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Mental health workers to strike on Monday

19 August 2005

Mental health workers to strike on Monday

Mental health workers across the country will take strike action on Monday (22 August) after mediation talks in Wellington this afternoon failed.

The workers, mental health inpatient and community nurses, are members of the Public Service Association (PSA). It is expected that 3,000 workers nation wide will take part in the strike at all the district health boards (except those working for Northland DHB whose current agreement has not expired and Hutt Valley DHB which is not covered by the strike notice).

The 24-hour strike, which begins at 7am, comes after months of pay talks with country’s 21 district health boards for new regional multi-employer collective agreements seeking wage increases and a pay jolt similar to the increase already accepted by general nurses. The PSA has also lodged notice of a one-day strike on Monday, 29 August and intends implementing extended overtime bans beginning in September until the dispute is resolved.

PSA National Secretary Richard Wagstaff said the parties remained apart on several key issues and, following the failure of mediation talks, members felt they had no option but to take strike action.

“Mental health workers deserve a fair pay deal which reflects the difficult environment they work in. It’s bitterly disappointing that despite months of pay talks we failed to make any progress in mediation today on the key issues we signalled we had to resolve to avoid strike action.

“The district health boards accept our case for a pay deal commensurate with that offered to general nurses and in fact have received an assurance from the government that additional funding is available to settle such an agreement.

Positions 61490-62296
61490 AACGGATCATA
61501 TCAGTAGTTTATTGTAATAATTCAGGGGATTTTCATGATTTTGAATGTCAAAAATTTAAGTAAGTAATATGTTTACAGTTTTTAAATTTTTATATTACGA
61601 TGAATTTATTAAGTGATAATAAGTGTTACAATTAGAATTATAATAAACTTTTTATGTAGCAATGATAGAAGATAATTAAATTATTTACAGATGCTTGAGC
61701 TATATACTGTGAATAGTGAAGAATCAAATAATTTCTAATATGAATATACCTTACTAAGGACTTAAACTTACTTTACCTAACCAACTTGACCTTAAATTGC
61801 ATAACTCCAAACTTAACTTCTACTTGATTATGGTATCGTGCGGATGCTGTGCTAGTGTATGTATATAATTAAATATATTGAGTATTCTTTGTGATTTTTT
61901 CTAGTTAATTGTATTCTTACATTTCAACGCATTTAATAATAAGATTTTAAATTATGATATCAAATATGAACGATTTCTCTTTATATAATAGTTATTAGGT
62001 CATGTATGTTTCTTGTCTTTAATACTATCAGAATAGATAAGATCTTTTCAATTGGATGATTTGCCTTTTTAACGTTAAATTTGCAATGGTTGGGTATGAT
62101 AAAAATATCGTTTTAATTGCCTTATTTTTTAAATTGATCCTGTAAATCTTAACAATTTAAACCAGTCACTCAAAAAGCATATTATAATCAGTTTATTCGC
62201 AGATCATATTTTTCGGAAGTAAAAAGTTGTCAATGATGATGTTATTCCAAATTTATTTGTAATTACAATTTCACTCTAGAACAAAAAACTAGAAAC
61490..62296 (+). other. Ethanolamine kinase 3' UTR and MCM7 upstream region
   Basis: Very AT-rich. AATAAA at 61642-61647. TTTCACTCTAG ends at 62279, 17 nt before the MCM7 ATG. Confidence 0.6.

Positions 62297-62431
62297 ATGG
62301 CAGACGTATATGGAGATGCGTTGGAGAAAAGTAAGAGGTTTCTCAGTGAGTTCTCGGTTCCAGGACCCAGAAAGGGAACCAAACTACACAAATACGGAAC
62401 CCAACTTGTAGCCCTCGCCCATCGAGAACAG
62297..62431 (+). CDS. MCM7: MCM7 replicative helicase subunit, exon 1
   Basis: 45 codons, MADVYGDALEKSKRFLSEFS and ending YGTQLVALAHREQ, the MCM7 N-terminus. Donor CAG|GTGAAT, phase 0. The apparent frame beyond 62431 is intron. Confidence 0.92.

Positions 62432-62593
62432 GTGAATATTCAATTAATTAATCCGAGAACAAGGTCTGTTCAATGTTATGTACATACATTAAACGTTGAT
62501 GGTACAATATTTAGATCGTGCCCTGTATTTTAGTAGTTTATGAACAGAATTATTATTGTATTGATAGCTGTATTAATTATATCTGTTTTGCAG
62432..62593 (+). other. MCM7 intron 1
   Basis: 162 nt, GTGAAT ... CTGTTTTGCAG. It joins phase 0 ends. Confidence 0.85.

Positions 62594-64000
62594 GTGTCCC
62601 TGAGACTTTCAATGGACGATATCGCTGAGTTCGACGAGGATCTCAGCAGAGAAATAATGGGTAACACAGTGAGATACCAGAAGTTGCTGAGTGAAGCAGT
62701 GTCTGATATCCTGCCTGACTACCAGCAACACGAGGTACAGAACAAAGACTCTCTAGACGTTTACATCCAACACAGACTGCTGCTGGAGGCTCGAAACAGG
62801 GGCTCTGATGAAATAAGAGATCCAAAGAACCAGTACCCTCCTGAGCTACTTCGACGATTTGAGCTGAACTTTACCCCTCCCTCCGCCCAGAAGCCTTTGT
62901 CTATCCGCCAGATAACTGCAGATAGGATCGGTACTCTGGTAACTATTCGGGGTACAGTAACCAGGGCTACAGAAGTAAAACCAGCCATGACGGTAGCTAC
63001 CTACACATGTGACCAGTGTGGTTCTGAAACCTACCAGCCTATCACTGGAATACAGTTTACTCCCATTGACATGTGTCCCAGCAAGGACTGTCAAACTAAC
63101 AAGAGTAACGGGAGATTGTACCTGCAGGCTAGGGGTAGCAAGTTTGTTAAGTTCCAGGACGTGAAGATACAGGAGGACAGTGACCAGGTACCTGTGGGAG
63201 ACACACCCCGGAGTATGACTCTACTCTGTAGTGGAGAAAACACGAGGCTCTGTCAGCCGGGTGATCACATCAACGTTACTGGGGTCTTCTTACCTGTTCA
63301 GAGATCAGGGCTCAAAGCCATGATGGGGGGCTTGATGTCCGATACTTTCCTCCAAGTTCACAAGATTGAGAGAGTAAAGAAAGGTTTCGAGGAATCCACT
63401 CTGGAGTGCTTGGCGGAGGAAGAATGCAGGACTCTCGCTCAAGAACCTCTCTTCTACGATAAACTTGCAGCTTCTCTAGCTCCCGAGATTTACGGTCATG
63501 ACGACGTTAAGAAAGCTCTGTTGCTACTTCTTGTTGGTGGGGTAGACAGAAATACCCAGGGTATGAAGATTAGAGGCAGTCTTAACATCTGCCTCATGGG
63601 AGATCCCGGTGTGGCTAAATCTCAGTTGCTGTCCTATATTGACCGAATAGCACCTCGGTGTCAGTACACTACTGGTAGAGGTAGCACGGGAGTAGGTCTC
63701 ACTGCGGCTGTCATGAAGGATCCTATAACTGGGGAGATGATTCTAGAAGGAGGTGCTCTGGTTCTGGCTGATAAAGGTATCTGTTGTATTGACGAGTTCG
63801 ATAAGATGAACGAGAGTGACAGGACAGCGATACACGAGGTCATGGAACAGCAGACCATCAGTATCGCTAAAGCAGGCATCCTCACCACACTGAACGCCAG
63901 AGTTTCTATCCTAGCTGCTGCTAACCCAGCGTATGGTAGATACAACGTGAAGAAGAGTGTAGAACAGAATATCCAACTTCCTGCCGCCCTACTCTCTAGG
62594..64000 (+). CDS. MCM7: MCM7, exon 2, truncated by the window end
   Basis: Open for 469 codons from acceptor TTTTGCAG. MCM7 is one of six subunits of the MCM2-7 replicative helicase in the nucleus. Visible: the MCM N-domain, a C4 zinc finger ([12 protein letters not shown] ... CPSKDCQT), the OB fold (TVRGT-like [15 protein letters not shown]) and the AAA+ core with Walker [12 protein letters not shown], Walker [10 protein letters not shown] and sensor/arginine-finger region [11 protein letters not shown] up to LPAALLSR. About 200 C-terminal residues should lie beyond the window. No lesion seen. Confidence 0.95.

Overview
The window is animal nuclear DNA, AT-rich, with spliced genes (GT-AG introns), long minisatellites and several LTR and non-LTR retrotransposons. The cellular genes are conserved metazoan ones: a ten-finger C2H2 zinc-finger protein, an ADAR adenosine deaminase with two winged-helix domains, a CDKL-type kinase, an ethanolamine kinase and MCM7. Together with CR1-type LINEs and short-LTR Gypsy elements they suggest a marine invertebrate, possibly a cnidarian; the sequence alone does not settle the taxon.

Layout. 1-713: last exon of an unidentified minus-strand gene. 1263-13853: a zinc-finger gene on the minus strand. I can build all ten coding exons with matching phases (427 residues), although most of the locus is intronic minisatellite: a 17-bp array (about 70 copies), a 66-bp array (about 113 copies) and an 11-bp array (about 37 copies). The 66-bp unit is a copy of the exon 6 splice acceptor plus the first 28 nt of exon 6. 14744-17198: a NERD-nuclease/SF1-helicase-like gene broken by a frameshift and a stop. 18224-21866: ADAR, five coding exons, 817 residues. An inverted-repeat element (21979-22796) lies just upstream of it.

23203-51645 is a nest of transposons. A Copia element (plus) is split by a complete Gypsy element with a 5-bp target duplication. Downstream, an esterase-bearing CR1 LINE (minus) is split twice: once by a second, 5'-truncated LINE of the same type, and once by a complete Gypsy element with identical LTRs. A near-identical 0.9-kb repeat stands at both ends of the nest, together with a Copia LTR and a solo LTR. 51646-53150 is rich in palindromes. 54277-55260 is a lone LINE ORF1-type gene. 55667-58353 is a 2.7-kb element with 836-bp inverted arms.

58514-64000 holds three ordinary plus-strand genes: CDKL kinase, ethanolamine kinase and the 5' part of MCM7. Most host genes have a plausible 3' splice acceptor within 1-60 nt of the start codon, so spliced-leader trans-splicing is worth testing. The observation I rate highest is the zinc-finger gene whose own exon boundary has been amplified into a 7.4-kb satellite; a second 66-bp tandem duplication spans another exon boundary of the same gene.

“However they refuse to make an offer that recognises the key differences between mental health and general nursing.

“In particular, the DHBs want to claw back the margin paid to community nurses which recognises the extent that they operate independently and unsupervised, often in people’s homes, the pay offer under discussion would see mental health nurses translate on to the new pay scale much slower than general nurses and would see them paid around $5000 less this year than the nurses they work alongside, and the employers want to reduce the penal rates currently paid to mental health at several DHBs.

This ignores the fact that the mental health workforce is a 24/7 operation and our members work more unsocial hours (evenings, weekends and holidays) than their general nursing colleagues.

“It’s already hard to recruit mental health workers. Our members are determined to take significant industrial action to secure a fair pay deal which recognises the realities of the job they do,” Richard Wagstaff said.

ENDS

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